The Blog

CARBS: in defence of carbohydrates.

Carbohydrates have got a bad reputation over the last few years. They have been unfairly demonised and wrongly associated with and blamed for weight gain. Let’s establish one thing: carbs are NOT inherently bad for you and are not the sole cause of weight gain.

The cause of weight gain is eating more than you need and not engaging in enough physical activity/ movement. In fact, you can gain weight if you eat too much of ANY food group.

A little lesson on carbs:

Carbohydrates are your body’s and your brains preferred source of energy. Your brain uses carbohydrates regularly even when you are sedentary (not active). Carbohydrates are broken down into glucose during digestion your body then metabolises that glucose into ATP (energy currency) during complex intricate metabolic processes. Any glucose that is not used/ needed immediately is stored as glycogen in your liver and muscle cells. Glycogen is an energy reserve.

The terms ‘good carbs’ and ‘bad carbs’ are terms used frequently within the realm of diet and nutrition, however there is no such thing as ‘good’ or ‘bad’ foods really– associating these positive and negative words with foods can facilitate unhealthy relationships with food.

It is not very helpful to give some food superiority status and others negative connotations.

Considering this, instead of ‘good’ carbs let’s give them a more scientific name ‘complex carbohydrates’ – these are digested more slowly due to their fibre content, meaning you get a steadier supply of energy as opposed to a blood sugar spike. Examples of complex carbs are as follows: brown rice, brown pasta, quinoa + oats. Then you also can have ‘simple carbohydrates’ (sometimes referred to as ‘bad’ carbohydrates)- these carbs are released more quickly and give a quicker energy release due to their lack of fibre. These foods are not bad though- they can have a valuable place within the diet: i.e., when you need a quick burst of energy. Athlete’s will often consume things such as jelly babies because these will sustain them and provide a fast release of energy for exercise - they don’t want something that takes longer to digest because they need the energy quickly. With food, context always matters.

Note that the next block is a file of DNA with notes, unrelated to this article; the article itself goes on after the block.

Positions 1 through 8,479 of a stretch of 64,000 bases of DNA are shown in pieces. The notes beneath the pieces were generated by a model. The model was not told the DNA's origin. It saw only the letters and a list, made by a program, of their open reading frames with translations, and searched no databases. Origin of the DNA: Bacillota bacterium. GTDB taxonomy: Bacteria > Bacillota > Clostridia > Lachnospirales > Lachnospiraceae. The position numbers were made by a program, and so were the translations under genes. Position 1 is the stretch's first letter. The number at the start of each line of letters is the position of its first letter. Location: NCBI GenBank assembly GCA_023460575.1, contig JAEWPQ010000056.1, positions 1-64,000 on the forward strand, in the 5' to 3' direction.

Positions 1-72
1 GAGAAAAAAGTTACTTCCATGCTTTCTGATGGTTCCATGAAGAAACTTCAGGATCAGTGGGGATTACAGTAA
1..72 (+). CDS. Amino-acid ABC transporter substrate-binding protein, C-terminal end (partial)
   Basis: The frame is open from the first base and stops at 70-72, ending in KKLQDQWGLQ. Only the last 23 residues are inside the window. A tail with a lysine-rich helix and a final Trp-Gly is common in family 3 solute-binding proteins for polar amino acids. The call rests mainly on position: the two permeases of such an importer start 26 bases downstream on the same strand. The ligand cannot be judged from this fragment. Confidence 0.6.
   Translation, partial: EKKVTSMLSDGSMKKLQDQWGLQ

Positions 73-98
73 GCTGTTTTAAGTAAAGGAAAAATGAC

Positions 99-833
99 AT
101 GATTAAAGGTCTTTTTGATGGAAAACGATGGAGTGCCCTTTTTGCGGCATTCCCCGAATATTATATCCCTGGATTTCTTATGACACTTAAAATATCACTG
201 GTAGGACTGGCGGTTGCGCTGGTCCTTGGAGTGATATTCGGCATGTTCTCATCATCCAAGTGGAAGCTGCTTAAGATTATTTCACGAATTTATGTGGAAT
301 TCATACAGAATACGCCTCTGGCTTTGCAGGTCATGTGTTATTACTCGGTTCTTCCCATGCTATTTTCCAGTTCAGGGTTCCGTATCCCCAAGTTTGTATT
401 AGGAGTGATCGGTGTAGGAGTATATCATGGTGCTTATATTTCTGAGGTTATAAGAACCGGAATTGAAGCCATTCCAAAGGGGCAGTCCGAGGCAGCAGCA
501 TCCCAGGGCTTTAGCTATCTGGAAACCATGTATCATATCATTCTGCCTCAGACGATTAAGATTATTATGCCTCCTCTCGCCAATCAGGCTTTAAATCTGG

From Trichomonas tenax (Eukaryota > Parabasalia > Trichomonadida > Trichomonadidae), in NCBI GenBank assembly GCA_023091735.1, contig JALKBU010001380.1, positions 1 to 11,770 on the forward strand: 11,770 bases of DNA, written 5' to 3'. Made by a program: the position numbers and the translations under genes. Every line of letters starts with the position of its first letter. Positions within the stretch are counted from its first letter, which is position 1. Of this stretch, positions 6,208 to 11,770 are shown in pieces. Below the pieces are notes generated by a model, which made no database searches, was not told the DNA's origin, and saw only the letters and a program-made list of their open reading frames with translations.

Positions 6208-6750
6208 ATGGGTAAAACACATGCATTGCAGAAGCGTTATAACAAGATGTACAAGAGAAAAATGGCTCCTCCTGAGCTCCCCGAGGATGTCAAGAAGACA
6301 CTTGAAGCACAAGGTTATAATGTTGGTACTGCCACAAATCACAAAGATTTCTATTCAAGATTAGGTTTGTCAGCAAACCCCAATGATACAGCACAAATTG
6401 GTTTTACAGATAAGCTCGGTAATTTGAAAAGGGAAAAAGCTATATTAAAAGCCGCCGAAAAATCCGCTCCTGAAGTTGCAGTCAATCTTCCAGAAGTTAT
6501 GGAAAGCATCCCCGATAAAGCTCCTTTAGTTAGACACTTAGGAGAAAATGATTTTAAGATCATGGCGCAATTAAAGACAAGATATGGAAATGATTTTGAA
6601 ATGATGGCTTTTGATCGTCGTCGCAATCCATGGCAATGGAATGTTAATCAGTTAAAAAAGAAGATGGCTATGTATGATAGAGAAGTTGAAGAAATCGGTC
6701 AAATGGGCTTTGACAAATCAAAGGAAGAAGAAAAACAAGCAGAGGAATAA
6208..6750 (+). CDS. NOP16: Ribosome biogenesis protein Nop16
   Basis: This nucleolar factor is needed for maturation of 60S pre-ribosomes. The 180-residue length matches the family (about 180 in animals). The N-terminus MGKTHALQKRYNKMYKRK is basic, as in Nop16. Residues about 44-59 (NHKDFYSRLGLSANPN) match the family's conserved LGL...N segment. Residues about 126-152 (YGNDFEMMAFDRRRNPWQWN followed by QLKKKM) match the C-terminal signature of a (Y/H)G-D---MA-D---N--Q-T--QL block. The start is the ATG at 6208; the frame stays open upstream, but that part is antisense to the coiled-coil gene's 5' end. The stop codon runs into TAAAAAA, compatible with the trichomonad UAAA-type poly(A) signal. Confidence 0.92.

It helps to be smart about what you consume with these ‘simple’ carbs: i.e., pairing them with healthy fats/protein slows down the release of sugars.

Touching briefly on fibre, as a nation we are not getting enough fibre. National statistics from the NDNS show the average person gets about half of the recommended daily amount. Not getting enough fibre can have a direct negative effect in both Cardiovascular health and gut health.

Fibre is mainly found in complex carbohydrates (as previously discussed) so if you cut out/decrease intake you are reducing a food group which is protective to your overall health. In short, it is not advised by any qualified health professional to eliminate this important food group from your dietary pattern.

Take home message: carbohydrates aren’t not inherently bad for you, so let’s stop vilifying them. Be smart about your choices and quantity of them, try to focus more on fibre rich foods (complex carbs).

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